Secondly, we see that the deadline is nigh for short-term fellowships from the Colonial Williamsburg Foundation for projects that are closely related to the collections of the John D. Rockefeller, Jr. Library, “with its distinguished collection of primary and secondary sources relating to eighteenth-century Williamsburg, the colonial Chesapeake, African American studies, decorative arts and material culture through 1830, archaeology, architectural history, digital history, and historic preservation. An important component of the work of the Foundation’s Division of Research and Historical Interpretation, Rockefeller Library fellowships primarily support research on topics related to British America, the American Revolution, and the Early Republic.” Continue reading
That’s partly because over 90 percent of all Sarah Lawrence classes are small seminars (with an average of 11 students) and every seminar includes a “conference” component in which each student designs an independent project and meets biweekly with the professor to confer on progress. This is essentially a tutorial in the Oxford-Cambridge tradition. Also in that tradition, we assign each student a don, a full-time faculty member who serves as his or her adviser, mentor, and intellectual guide. Donning is necessary because Sarah Lawrence students are accountable for designing their own education in a curriculum with concentrations instead of majors, so the don’s expertise and individual knowledge of each student is consequently invaluable in helping chart the best possible academic course.
Like much at Sarah Lawrence, donning may be difficult to justify on a purely economic basis, as is our refusal to use graduate students as teaching assistants or our insistence on providing extensive written evaluations of each student in each course in addition to grades. But we maintain these standards because we believe the customized, “handcrafted” education we provide helps ensure that each student achieves his or her greatest potential. And like anything handcrafted, it is significantly more cost-intensive, and thus more costly, than what’s produced on an assembly line. Continue reading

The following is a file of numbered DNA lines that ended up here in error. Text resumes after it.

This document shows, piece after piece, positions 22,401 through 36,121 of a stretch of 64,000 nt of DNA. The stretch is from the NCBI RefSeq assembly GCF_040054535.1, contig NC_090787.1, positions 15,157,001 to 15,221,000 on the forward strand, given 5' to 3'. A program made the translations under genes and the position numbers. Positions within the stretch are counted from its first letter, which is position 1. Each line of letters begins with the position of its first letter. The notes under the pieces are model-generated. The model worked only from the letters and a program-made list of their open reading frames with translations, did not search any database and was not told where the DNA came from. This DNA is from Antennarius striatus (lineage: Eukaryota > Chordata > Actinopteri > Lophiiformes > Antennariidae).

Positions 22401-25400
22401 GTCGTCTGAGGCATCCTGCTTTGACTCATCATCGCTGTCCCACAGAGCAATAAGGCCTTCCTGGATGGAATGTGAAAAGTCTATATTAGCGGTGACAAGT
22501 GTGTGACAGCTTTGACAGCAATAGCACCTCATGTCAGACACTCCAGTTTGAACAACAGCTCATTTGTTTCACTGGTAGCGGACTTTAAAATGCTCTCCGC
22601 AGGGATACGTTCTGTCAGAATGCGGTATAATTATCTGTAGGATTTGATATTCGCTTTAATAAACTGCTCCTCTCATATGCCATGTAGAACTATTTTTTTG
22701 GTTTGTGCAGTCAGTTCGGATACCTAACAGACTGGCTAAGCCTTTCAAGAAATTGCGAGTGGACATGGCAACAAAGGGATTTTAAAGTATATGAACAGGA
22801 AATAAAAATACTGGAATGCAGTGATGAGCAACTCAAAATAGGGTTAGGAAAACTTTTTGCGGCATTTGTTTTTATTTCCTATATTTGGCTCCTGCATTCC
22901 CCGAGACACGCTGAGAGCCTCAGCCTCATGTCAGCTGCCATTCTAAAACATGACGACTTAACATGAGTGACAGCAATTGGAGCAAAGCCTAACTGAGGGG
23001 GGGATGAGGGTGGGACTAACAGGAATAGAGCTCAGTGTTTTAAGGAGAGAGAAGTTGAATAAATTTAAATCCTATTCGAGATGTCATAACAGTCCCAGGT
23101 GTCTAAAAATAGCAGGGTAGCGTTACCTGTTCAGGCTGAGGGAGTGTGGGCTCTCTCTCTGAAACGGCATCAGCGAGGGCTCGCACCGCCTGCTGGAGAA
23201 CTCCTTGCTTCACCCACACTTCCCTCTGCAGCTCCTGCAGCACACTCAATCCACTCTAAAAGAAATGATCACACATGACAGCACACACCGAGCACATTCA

The trouble with this non-doctrine doctrine is that it lacks poetry. It is up to the president as leader to provide that poetry. He has to make us connect his values to our own. Obama could do that in the presidential campaign because he was the thrilling apotheosis of the multi-century struggle against racism. You could not vote for Obama and not have felt that somehow you had fired a shot in the Civil War or ridden a freedom bus into the Jim Crow South. That was a revolution, just as grand as this year’s in Egypt — and it will, for sure, end better.
Yes, that’s right: voting for Obama was the functional equivalent of serving in the Civil War, being a freedom rider, or risking imprisonment, beatings, and rape for standing up to the Mubarak regime this year. That’s funny–it didn’t seem all that dangerous or dramatic down at the Lutheran church fellowship hall where I waited in line to cast my ballot back in 2008. And I’m sure it’s just a complete accident that Cohen dreams that his vote is the equivalent of doing very tough, d00dly things like going to war or confronting violent regimes.
It’s almost too easy to point out how hopelessly fatuous this is. What I find more worthy of note is what a striking contrast Cohen’s fantasy offers to the fantasies that many so-called liberal white men harbored about Hillary Clinton in 2007-08. Continue reading